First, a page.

Hawaiian Style Huli Huli Chicken
Authentic Huli Huli Chicken is continually basted with a sticky-sweet sauce and “huli"-ed, which means “turned" in Hawaiian. We wanted to find a way to make this sweet, smoky, burnished bird at home. Cook's Country has developed a fantastic recipe for this chicken with an easy brine, with aromatics of fresh ginger, fresh garlic and soy sauce. The sauce is incredibly delicious, with pineapple juice, ketchup, ginger, garlic, garlic-chili paste and brown sugar, which is reduced until thick and syrupy. The grilling technique has been adapted so that the chicken won't burn, from all the sugar in the Huli Huli sauce. The end result, for us, was moist chicken with a sticky sweet and spicy sauce that we absolutely loved. Recipe from Cook's Country Magazine June/July 2009
- 2 quarts water
- 2 cups soy sauce
- 1 tablespoon vegetable oil
- 6 garlic cloves, minced
- 1 tablespoon fresh ginger, grated
- 4 chicken, split halves* (about 8-pounds total)
- Split chicken halves are whole chickens that have been split in two through the breastbone.
- 3 (6-ounce) cans pineapple juice
- 1/4 cup light brown sugar, packed
- 1/4 cup soy sauce
- 1/4 cup ketchup
- 1/4 cup rice vinegar
- 4 garlic cloves, minced
- 2 tablespoons grated fresh ginger
- 2 teaspoons** chili-garlic sauce
- 2 cups wood chips (see related Key to Bold Flavor), soaked for 15 minutes
- Note: Chili-garlic sauce can be pretty spicy, so cut in half if you are sensitive to heat.
Preparation time 120mins
Cooking time 180mins
Adapted from foodiewife-kitchen.blogspot.com
Both the brine and the glaze can be made ahead and refrigerated for up to 3 days. Do not brine the chicken for longer than 8 hours or it will become too salty.
Combine water and soy sauce in large bowl.
Heat oil in large saucepan over medium-high heat until shimmering. Add garlic and ginger and cook until fragrant, about 30 seconds. Stir into soy sauce mixture.
Add chicken and refrigerate, covered, for at least 1 hour or up to 8 hours.
Combine pineapple juice, sugar, soy sauce, ketchup, vinegar, garlic, ginger, and chili-garlic sauce in empty saucepan and bring to boil.
Reduce heat to medium and simmer until thick and syrupy (you should have about 1 cup), 20 to 25 minutes.
Seal wood chips in foil packet and cut vent holes in top. Open bottom vents on grill. Light about 75 coals. When coals are covered with fine gray ash, spread evenly over bottom of grill. Arrange foil packet directly on coals.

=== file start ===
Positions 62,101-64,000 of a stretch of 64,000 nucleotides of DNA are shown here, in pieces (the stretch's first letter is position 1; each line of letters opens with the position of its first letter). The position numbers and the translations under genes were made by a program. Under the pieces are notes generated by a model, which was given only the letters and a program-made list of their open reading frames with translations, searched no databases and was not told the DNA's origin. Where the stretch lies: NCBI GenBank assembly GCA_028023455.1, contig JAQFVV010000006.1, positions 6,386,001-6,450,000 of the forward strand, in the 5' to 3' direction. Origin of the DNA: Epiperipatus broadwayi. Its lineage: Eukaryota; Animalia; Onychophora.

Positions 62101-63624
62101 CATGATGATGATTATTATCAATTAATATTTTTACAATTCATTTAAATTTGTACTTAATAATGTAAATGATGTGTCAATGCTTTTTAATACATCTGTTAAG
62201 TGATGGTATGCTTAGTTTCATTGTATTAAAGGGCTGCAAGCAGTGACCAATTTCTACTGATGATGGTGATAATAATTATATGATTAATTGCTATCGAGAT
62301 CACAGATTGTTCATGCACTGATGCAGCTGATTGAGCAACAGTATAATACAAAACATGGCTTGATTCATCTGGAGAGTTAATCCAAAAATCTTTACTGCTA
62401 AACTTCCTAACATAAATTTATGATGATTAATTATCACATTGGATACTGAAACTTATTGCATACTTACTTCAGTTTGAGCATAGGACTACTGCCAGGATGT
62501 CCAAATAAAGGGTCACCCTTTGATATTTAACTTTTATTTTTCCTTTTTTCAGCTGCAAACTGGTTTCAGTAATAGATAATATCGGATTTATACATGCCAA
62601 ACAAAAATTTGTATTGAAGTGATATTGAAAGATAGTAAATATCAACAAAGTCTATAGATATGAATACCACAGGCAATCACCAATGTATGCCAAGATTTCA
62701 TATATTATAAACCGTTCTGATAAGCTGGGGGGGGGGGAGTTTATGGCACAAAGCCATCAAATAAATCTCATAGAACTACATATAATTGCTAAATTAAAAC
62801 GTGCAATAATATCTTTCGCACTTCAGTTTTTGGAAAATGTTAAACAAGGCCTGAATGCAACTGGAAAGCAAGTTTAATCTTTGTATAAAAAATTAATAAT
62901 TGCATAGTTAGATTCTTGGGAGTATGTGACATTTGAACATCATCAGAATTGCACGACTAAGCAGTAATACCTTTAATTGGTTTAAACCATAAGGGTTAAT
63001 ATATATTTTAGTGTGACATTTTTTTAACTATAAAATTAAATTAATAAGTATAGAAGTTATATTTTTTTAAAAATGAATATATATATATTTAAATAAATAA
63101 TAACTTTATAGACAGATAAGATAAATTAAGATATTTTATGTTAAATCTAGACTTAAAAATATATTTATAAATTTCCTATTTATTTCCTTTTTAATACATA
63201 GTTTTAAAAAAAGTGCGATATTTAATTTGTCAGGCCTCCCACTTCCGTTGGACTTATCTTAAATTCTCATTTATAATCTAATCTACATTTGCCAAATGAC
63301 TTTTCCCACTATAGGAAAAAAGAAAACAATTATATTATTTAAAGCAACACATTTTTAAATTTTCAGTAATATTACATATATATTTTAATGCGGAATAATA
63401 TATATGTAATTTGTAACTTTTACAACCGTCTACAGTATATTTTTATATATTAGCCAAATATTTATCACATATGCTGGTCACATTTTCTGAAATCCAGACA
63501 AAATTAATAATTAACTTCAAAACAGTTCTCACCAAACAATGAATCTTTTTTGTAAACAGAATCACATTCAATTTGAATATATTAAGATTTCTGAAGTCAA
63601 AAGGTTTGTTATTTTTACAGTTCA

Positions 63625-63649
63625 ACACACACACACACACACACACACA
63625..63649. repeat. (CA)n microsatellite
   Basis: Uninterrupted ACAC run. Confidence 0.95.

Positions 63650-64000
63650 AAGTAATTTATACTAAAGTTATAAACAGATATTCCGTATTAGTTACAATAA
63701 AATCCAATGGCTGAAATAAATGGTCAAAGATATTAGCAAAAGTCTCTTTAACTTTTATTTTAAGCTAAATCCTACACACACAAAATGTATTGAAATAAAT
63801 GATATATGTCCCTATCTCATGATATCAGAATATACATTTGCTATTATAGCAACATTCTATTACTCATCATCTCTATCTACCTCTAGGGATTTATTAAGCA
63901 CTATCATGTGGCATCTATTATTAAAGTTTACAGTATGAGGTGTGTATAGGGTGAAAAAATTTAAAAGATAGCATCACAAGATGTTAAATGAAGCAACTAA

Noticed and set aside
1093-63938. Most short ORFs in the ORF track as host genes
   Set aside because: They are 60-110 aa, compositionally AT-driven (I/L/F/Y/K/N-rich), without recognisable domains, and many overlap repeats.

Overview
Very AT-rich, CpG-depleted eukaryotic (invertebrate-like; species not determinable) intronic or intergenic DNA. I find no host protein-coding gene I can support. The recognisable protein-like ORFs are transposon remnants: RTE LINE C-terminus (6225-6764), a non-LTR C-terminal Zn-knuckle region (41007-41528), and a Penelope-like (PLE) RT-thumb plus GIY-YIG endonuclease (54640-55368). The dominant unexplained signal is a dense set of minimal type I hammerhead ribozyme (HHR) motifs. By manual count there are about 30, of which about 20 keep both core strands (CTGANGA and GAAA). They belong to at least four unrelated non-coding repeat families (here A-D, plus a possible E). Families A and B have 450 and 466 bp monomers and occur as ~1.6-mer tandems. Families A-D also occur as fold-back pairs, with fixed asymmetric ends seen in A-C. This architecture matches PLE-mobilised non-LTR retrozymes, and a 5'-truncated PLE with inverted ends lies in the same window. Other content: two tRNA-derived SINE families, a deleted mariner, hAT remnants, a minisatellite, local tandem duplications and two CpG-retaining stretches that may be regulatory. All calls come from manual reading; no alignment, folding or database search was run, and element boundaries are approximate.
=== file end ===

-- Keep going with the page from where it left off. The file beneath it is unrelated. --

Set cooking grate in place and heat, covered with lid vent open halfway, until wood chips begin to smoke heavily, about 5 minutes.
(For gas grill, place foil packet directly on primary burner. Heat all burners on high, covered, until wood chips begin to smoke heavily, about 15 minutes. Turn all burners to medium-low.) Scrape and oil cooking grate.
Remove chicken from brine and pat dry with paper towels.
Arrange chicken skin-side up on grill (do not place chicken directly above foil packet).
Grill, covered, until chicken is well browned on bottom and meat registers 120°F, 25 to 30 minutes.
Flip chicken skin-side down and continue to grill, covered, until skin is well browned and crisp and thigh meat registers 170 to 175°F, 20 to 25 minutes longer.
Transfer chicken to platter, brush with half of glaze, and let rest 5 minutes. Serve, passing remaining glaze at table.
Flavor notes: Authentic huli huli chicken is grilled over kiawe wood, from a hardwood tree that is a species of mesquite. The test kitchen finds mesquite wood chips too assertive for long-cooked chicken and pork dishes; after an hour or two, the smoke turns the meat bitter. But we liked them in this comparatively quick recipe. Our Huli Huli Chicken recipe will work with any variety of wood chips, but if you care about authenticity, mesquite is the chip of choice.
Suggested side dish: Hawaiian Macaroni Salad and Sticky Rice